Junior Eurovision 2022 is around the corner (read: less than 4 months away) and having watched Eurovision for the past 13 years, I decided to go back and watch the junior editions of the contest. All 19 of them (this year is number 20).
I discovered Junior Eurovision in October 2009, about a month before it aired and 5 months after Eurovision ended. The concept is the same as the adult version: A country sends an act to sing a song on a stage for 3 minutes (2 min 45 sec on JESC) and they exchange points on a scoreboard and one country is declared the winner. They cannot vote for their own country.
But as the name is “Junior Eurovision Song Contest”, it’s about children between the ages of 9 and 14 (as of 2022) singing their own songs in front of a live audience. It airs on a Sunday afternoon or early evening depending on where it’s being held (Armenia is hosting this year, so early evening for them), which translates to a late Sunday morning my time.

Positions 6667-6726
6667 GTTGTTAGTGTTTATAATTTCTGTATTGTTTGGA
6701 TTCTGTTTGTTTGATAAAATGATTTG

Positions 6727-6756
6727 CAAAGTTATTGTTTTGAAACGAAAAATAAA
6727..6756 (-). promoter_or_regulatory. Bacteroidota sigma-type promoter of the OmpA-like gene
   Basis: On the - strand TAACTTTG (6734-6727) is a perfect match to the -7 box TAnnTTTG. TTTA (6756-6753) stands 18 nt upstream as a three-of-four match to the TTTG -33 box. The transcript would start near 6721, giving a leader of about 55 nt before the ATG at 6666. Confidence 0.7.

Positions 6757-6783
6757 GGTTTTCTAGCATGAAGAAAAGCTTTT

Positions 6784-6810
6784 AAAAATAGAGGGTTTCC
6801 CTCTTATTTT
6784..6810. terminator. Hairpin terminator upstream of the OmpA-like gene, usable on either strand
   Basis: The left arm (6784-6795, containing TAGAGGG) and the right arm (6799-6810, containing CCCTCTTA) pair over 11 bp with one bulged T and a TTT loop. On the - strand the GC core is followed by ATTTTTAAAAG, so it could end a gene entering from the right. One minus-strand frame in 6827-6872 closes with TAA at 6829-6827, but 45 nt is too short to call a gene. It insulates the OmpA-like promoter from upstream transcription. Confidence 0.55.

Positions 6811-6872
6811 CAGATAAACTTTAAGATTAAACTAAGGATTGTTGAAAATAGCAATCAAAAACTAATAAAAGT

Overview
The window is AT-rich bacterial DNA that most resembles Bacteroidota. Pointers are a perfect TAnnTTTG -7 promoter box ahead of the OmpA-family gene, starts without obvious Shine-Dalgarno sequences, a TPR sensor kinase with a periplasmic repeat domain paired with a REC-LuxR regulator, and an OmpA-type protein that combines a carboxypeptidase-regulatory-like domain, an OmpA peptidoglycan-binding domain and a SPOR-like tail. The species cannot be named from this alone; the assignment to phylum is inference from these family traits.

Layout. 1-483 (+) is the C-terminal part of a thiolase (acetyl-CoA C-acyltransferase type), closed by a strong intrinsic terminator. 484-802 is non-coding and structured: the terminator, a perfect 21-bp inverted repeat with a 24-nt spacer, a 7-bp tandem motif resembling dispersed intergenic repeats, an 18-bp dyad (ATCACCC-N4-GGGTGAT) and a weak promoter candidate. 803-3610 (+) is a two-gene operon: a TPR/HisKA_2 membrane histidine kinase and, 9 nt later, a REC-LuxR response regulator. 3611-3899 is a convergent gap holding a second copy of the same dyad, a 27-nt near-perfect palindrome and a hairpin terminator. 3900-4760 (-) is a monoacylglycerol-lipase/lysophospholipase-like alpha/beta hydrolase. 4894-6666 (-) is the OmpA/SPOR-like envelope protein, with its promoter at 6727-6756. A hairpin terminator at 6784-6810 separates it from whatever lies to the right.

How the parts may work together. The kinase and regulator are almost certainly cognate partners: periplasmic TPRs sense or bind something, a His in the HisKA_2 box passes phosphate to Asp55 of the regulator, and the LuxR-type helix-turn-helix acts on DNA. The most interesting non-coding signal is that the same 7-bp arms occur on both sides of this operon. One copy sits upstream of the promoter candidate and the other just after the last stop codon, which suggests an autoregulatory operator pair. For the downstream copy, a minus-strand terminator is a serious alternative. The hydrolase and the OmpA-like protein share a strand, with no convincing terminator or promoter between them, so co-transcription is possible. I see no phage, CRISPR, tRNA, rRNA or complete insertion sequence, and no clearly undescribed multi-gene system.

As of today, I am already on Junior Eurovision 2006, which I will be watching later on today. I have already watched the first three editions from 2003 to 2005 and so far, they are okay in terms of quality (maybe it’s because of the folks who uploaded the contests. The main channel has the ones from 2010 on, but I may have to use a VPN for three of them). Having said that, not a lot of people know about this contest, but that doesn’t mean the young singers can’t transfer over to the adult version because, ahem, some have.
If you’re just finding out about the biggest global musical event and want a bit more, I think you should check out Junior Eurovision, because these kids are talented and I think that they will go on to do bigger and better things, maybe even take part in the adult edition beyond reaching the age of 16. With that, I’m going to watch the remaining editions every Saturday until this year’s contest on December 11.